Originally pitched as a physics-based toy that let you “play with the creatures and artifacts of North American mythology”, Ben Esposito’s Kachina quickly became one of my most anticipated games back in 2012, with its vaguely Katamari-in-reverse mechanics that allowed you to swallow up successively larger objects with a player-controlled hole that grew wider every time something fell in.
After its showing at various festivals throughout 2013, including last year’s HORIZON conference, news about the game went somewhat dark, as Esposito simultaneously continued development on Perfect Stride — the first-person skateboarder he’s creating with LA game collective Arcane Kids — as well as that collective’s numerous side projects like the cult hit Bubsy 3D.
Still primarily a game that “explores negative space” by making the act of removing objects in the world the player’s primary objective, Donut County will now follow the story of a teenage girl working at a Los Angeles-inspired coffee-mug-shaped donut shop who, according to Esposito, takes delivery of a box of donuts from mysterious raccoons, which then begins to open holes all around the county as she eats them.
For all the Southwest native visual underpinnings of the original Kachina, Esposito told me back in 2012 that, more unexpectedly, one of the game’s biggest influences was Bruce Springsteen. “Bruce Springsteen is the boss,” he wrote. “His songs are about specific places like the New Jersey Turnpike or Asbury Park, places that are super rich in meaning to him. Maybe that meant more when live music was popular. His themes are universal, though. I want to bring some of that to the games I make.”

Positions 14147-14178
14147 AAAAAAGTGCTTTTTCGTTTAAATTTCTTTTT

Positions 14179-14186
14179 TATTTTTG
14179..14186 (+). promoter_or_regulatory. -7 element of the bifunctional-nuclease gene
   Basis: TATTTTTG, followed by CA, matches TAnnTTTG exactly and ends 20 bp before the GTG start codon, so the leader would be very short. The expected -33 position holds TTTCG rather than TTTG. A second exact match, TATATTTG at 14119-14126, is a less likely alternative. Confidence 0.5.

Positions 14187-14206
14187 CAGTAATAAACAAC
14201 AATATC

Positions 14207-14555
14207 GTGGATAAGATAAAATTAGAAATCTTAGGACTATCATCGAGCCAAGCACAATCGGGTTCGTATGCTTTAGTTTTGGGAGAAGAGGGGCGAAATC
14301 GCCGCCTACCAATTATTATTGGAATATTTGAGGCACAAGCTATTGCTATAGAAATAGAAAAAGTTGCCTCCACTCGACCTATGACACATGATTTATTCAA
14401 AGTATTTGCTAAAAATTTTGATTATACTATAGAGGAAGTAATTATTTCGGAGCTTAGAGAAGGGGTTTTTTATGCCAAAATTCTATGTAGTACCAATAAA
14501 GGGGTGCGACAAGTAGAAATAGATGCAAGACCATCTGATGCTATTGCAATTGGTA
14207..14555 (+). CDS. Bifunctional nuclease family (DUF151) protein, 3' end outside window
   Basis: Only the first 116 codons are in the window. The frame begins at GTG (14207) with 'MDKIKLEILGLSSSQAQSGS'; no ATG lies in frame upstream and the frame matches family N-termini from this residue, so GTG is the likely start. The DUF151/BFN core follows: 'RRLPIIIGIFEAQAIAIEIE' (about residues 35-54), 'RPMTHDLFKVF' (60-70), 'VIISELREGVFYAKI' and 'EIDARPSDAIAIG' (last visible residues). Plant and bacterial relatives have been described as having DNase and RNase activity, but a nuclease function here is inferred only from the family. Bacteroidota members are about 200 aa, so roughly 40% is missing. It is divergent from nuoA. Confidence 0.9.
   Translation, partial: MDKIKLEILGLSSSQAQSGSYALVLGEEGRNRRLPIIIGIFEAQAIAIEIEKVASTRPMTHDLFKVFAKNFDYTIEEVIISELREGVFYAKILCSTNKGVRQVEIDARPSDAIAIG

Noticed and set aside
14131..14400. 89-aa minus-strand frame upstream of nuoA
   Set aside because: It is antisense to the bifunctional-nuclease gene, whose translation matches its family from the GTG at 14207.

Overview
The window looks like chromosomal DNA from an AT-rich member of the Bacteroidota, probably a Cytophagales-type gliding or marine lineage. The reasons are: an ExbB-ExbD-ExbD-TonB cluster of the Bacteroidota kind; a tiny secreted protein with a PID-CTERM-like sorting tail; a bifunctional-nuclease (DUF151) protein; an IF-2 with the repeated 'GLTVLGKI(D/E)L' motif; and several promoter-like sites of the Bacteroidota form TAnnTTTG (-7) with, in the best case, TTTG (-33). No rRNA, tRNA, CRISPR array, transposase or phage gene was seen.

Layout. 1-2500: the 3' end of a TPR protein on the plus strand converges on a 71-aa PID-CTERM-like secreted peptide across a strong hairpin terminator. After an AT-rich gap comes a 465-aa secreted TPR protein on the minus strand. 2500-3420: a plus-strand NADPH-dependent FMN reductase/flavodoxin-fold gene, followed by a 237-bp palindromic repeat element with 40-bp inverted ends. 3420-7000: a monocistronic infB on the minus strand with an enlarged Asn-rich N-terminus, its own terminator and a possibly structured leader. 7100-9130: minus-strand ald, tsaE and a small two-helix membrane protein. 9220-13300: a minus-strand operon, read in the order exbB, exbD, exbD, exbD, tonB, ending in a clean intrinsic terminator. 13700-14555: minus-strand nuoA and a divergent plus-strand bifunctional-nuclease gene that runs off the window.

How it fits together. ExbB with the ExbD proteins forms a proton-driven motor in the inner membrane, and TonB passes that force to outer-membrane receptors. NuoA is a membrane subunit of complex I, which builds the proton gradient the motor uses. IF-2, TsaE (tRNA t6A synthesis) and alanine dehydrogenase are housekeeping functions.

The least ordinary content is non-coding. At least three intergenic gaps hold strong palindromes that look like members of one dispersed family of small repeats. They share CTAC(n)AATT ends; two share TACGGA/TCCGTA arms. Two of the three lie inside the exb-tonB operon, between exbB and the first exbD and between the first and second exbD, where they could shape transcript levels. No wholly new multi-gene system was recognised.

That seems to be an idea even more apparent and central to Donut County, so I asked Esposito to explain what Los Angeles meant to the game, and what the game would be exploring about the city, which he tied together succinctly like so: “Los Angeles is full of holes.”
“There are some literal ones caused by earthquakes,” he explains, “but the hole is any process of erasure — it swallows up places and things. Like, there used to be a restaurant on La Cienega that you had to walk through a whale’s mouth to get into, but restaurants come and go.”
“What about people? Cultures? What are some of the forces that cause groups of people to disappear?” he continues. “Los Angeles has a history of rapid expansion which causes a lot of people to be displaced and you can bet it’s the people with the least amount of power. People who are systematically oppressed… Yikes, wait, let me backpedal for a minute. I love donuts!”
“When I moved to L.A. a few years ago, what struck me the most was that there is a different donut shop on every corner, and they’re all independently owned,” says Esposito. “That was really weird to me coming from New York, where there’s a Dunkin Donuts on every corner. New York City has been going through the process of gentrification for a while now, but I didn’t really connect that back to donuts, until I learned that Dunkin Donuts is now about to move into Los Angeles.”
Still deep in development, Donut County will serve all these ideas together via the main character’s donut-induced daydreams — including a deeper dive into where the holes are coming from, and where everything swallowed whole eventually goes. Interested players can get their first introduction to that at Fantastic Arcade in September, or follow development at the game’s new website to learn more about where and when it will be coming to you.